Joseph Dow's History of Hampton: JOHN HUGGINS' SUIT

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A little previous to this time, the town had prosecuted John Huggins for felling timber, and fencing in land belonging to the town, and appropriating said land to his own use, without any authority from the town, by gift, grant or sale; and had recovered damages. Afterward, Nathaniel Boulter, as attorney for John Huggins, had brought an action against the town for recovering the land in question. The case was tried at the Salisbury Court, April, 1675, and decided in favor of the plaintiff, giving him the land in controversy, with costs of court. From this decision, the town appealed to the Court of Assistants to be held at Boston, the next September.

Henry Dow, attorney for the town, assigned reasons for the appeal:--That the town conceived their title to the land to be good, as it had been confirmed to the town by the General Court in 1653, and had been set apart as a common forever: That it had been proved by the testimony of John Sanborn, Henry Green and Morris Hobbs, that Huggins had felled timber there, and had fenced in , and builded upon the land, which was about a mile within the common: That it had been shown by the testimony of Anthony Stanyan and John Cass, that he had not only fenced in the land, but had also broken up some of it, thus appropriating it to his own use: That Huggins had been cautioned against meddling with the land.--As Huggins claimed the land by virtue of a conveyance from one Barret, of Wells, to Nathaniel Boulter, and from Boulter to himself, about the year 1660, the town's attorney contended that such a conveyance could not be valid; and asked how Barret, "though he were ensign of Wells," could sell this land to Boulter, seven years after the General Court had confirmed it to Hampton, as that town had not alienated it in the meantime.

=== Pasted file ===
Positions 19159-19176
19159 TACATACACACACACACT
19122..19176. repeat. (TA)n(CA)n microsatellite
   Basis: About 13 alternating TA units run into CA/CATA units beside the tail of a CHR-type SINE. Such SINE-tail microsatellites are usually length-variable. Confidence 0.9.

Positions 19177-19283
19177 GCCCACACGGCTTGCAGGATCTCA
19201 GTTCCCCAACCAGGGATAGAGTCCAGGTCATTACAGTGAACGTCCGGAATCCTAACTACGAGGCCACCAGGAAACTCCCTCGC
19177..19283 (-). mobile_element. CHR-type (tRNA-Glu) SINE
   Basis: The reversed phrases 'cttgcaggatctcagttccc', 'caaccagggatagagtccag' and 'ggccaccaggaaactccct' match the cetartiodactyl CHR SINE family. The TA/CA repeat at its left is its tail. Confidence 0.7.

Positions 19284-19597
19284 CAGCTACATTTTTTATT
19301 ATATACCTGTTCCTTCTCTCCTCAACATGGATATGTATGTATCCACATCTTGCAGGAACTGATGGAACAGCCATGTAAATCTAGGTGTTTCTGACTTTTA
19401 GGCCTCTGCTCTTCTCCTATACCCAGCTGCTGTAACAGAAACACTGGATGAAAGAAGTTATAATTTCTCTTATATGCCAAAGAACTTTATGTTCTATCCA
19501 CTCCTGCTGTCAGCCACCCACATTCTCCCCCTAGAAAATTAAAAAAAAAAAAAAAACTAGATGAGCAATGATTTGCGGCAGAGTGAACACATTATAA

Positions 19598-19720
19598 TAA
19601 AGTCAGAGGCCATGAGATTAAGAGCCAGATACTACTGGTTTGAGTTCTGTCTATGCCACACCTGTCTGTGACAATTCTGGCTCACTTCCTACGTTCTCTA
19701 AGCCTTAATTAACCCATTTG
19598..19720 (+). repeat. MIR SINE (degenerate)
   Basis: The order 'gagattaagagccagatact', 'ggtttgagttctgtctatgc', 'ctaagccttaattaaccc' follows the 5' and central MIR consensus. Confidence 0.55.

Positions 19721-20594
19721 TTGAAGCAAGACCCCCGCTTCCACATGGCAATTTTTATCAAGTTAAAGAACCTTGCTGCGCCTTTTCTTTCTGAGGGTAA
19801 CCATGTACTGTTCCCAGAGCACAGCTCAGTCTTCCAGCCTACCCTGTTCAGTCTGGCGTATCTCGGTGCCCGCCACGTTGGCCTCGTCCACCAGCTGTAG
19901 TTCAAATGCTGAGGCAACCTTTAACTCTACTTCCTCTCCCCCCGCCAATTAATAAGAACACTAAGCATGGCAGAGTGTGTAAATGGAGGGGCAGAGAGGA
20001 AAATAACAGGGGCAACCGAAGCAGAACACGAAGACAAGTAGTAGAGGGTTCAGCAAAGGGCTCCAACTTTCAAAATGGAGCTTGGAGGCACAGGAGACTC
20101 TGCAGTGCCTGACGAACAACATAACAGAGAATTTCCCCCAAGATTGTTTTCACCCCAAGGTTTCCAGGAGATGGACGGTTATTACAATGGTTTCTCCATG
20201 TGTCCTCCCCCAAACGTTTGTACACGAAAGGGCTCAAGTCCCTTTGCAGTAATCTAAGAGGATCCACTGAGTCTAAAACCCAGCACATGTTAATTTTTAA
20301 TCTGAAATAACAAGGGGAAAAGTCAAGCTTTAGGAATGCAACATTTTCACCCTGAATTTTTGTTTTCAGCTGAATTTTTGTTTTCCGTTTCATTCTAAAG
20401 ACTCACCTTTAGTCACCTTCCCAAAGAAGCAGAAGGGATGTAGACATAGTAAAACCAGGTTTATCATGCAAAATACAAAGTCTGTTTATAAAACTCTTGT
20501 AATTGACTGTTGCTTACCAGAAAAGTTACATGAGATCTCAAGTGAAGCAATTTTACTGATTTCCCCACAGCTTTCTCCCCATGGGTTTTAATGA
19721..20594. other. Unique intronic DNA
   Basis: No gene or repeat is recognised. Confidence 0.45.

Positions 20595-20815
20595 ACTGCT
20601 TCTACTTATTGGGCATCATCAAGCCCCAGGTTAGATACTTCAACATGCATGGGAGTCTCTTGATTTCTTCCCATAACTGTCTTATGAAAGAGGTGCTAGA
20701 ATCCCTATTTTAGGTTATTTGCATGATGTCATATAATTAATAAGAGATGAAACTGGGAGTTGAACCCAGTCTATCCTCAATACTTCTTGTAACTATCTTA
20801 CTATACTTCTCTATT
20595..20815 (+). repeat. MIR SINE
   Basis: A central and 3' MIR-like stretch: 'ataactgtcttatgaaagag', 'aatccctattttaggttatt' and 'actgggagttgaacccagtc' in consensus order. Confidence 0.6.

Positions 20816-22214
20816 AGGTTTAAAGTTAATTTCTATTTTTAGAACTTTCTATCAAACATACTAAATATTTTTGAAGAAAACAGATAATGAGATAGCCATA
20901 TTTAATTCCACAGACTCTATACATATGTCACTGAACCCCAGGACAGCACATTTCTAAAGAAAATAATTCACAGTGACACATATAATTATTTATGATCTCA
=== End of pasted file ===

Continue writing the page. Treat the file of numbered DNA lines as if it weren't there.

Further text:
The jury had stated that they founded their verdict on possession, and that the town had owned that this land belonged to Huggins, as appeared from the return of Abraham Drake, the marshal. But the attorney for the town contended that Drake, "went aside his work in deputing the town's land to Huggins;" that he had been ordered to put Huggins in possession of a tract of land within his fence, but not the land in controversy, and that he might as well depute all the commons to him as this land; that, in fact, the land of which it had been proved before the jury, that he was in possession, was not the land in question, but another tract, known as the "Wall farm."

This appeal, however, was not prosecuted before the Court of Assistants, but was settled in the course of the summer.

The town appointed Henry Roby, Robert Smith and Morris Hobbs to treat with Nathaniel Boulter, attorney for Huggins, and agree with him about the payment of the execution; and also authorized Henry Dow, who was then marshal, to put John Huggins in possession of the land.

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